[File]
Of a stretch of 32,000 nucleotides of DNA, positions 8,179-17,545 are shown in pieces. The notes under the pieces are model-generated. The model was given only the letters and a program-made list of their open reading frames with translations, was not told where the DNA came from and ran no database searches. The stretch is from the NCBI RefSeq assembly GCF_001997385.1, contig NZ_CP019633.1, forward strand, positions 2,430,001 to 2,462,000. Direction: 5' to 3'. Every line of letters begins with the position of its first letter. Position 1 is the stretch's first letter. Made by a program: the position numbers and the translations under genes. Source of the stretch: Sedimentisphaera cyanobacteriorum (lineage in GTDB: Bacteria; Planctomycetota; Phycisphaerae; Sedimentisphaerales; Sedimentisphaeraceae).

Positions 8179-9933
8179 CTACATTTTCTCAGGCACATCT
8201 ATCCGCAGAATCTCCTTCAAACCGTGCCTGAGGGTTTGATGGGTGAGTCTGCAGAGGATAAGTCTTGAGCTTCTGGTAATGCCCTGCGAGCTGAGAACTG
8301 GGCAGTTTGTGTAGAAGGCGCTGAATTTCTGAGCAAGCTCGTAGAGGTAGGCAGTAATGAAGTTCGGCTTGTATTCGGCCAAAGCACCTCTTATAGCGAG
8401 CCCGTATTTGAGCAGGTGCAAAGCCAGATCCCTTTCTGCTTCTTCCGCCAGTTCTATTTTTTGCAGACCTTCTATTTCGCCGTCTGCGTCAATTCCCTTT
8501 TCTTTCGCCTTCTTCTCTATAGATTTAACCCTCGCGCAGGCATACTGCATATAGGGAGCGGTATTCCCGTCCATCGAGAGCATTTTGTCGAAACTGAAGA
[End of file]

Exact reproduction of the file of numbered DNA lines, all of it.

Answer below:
Of a stretch of 32,000 nucleotides of DNA, positions 8,179-17,545 are shown in pieces. The notes under the pieces are model-generated. The model was given only the letters and a program-made list of their open reading frames with translations, was not told where the DNA came from and ran no database searches. The stretch is from the NCBI RefSeq assembly GCF_001997385.1, contig NZ_CP019633.1, forward strand, positions 2,430,001 to 2,462,000. Direction: 5' to 3'. Every line of letters begins with the position of its first letter. Position 1 is the stretch's first letter. Made by a program: the position numbers and the translations under genes. Source of the stretch: Sedimentisphaera cyanobacteriorum (lineage in GTDB: Bacteria; Planctomycetota; Phycisphaerae; Sedimentisphaerales; Sedimentisphaeraceae).

Positions 8179-9933
8179 CTACATTTTCTCAGGCACATCT
8201 ATCCGCAGAATCTCCTTCAAACCGTGCCTGAGGGTTTGATGGGTGAGTCTGCAGAGGATAAGTCTTGAGCTTCTGGTAATGCCCTGCGAGCTGAGAACTG
8301 GGCAGTTTGTGTAGAAGGCGCTGAATTTCTGAGCAAGCTCGTAGAGGTAGGCAGTAATGAAGTTCGGCTTGTATTCGGCCAAAGCACCTCTTATAGCGAG
8401 CCCGTATTTGAGCAGGTGCAAAGCCAGATCCCTTTCTGCTTCTTCCGCCAGTTCTATTTTTTGCAGACCTTCTATTTCGCCGTCTGCGTCAATTCCCTTT
8501 TCTTTCGCCTTCTTCTCTATAGATTTAACCCTCGCGCAGGCATACTGCATATAGGGAGCGGTATTCCCGTCCATCGAGAGCATTTTGTCGAAACTGAAGA